Fitbit Test Produces Amazing Results

September 11, 2014 | 1863 Views

Fitbit Test Produces Amazing Results

Mark Boccia

Vice President of Learning and Development | Marriott International

Training and development goes beyond just focusing on core job skills or teaching everyone how to implement the latest promotion. It is also about focusing on personal development - more specifically, a focus on health and wellness.  At Marriott, we consider ways our training programs can make a personal impact! Here is a recent example from one of our senior leadership courses.

In June 2014, we provided each participant with a Fitbit wristband to conduct a two-month test to evaluate how active each participant was. The Fitbit wristband retails for $100 and we purchased 30 of them for students and course instructors. This was in lieu of contracting an external speaker to deliver a half-day session on "health and wellness" that historically costs in excess of $10,000.  Additionally, the class traditionally receives a personal gift (e.g., shirt, jacket, bag) for being part of the program. We felt the Fitbit was more meaningful than another golf shirt.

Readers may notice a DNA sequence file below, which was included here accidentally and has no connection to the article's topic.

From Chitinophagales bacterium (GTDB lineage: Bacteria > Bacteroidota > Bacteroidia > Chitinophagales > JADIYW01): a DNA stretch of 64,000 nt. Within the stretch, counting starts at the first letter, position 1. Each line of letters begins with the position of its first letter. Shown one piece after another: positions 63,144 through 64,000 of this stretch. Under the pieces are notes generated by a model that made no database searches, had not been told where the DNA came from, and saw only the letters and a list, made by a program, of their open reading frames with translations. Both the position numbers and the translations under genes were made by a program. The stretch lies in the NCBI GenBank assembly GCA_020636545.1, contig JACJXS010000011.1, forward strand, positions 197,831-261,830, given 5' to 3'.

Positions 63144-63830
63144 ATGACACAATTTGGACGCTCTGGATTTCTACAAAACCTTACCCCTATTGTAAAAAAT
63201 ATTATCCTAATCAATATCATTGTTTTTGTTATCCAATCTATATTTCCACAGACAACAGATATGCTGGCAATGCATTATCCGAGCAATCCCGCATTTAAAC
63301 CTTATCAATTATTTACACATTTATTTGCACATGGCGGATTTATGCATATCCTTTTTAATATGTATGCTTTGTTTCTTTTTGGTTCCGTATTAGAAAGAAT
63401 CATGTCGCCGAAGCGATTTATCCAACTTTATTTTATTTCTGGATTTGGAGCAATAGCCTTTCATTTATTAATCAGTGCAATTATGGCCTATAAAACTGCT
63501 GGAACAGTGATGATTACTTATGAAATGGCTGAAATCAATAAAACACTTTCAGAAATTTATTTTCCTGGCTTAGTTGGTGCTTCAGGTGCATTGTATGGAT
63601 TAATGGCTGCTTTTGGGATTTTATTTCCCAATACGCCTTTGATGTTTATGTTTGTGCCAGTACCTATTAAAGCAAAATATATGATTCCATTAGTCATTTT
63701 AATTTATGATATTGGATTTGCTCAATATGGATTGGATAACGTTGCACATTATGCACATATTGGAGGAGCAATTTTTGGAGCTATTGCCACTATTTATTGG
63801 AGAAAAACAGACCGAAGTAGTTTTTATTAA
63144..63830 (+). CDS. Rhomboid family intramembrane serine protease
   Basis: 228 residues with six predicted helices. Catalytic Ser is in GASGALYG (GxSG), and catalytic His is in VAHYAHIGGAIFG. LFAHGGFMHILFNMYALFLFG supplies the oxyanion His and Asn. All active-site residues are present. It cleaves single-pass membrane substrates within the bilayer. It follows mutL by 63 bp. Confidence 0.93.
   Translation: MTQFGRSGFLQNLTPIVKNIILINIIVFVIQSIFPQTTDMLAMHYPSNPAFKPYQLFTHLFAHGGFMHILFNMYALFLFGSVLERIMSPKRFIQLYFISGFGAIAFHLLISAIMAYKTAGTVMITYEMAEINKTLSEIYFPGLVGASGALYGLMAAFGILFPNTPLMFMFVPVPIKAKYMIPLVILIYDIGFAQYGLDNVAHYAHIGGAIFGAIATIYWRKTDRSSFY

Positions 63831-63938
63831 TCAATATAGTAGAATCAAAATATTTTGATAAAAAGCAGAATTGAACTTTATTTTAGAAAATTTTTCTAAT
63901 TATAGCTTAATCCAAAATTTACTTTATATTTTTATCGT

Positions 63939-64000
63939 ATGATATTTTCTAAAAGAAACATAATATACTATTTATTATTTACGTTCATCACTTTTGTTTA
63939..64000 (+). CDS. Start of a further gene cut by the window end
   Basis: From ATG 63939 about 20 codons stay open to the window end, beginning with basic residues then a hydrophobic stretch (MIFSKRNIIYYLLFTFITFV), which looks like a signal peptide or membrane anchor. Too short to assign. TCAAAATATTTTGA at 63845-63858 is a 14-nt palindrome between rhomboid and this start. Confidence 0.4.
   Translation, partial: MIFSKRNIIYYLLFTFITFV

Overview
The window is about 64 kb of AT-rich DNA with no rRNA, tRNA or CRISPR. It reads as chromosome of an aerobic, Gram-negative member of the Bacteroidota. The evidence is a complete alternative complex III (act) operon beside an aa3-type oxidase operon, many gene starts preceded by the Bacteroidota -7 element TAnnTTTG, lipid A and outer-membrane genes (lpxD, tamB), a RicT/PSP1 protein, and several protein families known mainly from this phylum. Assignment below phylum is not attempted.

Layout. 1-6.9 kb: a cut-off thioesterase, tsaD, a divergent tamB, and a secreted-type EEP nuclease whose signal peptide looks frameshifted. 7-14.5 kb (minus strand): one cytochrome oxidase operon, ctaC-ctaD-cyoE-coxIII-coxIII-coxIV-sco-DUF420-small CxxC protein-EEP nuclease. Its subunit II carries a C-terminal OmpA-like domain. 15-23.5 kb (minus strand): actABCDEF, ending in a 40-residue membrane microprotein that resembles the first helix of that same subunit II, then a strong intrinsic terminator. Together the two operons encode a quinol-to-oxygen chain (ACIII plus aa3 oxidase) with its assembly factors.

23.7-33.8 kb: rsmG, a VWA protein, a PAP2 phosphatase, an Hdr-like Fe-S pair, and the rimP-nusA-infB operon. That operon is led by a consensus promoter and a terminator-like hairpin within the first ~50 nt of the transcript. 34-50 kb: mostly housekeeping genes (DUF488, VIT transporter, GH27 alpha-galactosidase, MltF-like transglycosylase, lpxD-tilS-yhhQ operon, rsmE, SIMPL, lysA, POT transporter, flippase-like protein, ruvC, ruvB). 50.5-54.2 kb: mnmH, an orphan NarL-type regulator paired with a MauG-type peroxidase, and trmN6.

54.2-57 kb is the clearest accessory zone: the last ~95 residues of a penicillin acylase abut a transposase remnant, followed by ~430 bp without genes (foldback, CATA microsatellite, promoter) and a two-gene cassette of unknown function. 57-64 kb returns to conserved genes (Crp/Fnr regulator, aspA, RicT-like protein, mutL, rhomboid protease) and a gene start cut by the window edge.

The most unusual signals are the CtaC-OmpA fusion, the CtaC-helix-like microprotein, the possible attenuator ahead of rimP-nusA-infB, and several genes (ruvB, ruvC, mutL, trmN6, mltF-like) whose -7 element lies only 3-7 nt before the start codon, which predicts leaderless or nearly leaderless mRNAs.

A Fitbit webpage was created so participants could view the class leaderboard to track how they rank against their peers. Tracking included the number of steps, minutes active, and distance traveled.  Each week a synopsis report was sent out to congratulate top scoring individuals and to encourage ongoing participation.  For added competition, the project teams were pitted against each other and the top performing team all received awards during graduation, which was held in late August.

Look at the results and the personal success stories realized in just two months:

Several people noted that they bought wristbands for their family members and now make exercise an entire family affair.

During our class debrief, participants noted the following:

All we did was simply distribute the Fitbits, and asked for their participation. After a week....the program was off and running (really running...). 

Consider this approach for any program where you can track participation and generate some healthy competition.  Have fun mixing up the recognition... Most number of steps, longest distance traveled in a day, least amount of steps in a "recovery week" (a.k.a. have a lazy week which is okay too!).  Facilitators need to be involved and step it up too!

Be a good example and watch how many people follow your lead (or blow past you!) It's very motivating. Try it!

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